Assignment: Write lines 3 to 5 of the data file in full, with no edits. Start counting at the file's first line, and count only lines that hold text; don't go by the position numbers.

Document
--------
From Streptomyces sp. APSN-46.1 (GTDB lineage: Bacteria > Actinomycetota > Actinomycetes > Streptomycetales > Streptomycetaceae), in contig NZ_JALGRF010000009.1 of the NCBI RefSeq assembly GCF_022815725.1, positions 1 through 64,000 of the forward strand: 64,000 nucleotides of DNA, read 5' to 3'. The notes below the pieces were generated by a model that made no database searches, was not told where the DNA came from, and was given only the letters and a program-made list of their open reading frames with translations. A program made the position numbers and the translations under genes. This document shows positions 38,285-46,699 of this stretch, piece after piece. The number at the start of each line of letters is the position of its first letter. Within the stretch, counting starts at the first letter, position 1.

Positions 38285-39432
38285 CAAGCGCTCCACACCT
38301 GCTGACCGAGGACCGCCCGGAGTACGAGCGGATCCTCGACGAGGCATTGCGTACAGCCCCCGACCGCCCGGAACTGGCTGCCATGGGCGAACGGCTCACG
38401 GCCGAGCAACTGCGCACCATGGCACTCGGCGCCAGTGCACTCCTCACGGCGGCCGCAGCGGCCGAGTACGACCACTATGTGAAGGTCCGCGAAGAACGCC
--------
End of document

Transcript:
38285 CAAGCGCTCCACACCT
38301 GCTGACCGAGGACCGCCCGGAGTACGAGCGGATCCTCGACGAGGCATTGCGTACAGCCCCCGACCGCCCGGAACTGGCTGCCATGGGCGAACGGCTCACG
38401 GCCGAGCAACTGCGCACCATGGCACTCGGCGCCAGTGCACTCCTCACGGCGGCCGCAGCGGCCGAGTACGACCACTATGTGAAGGTCCGCGAAGAACGCC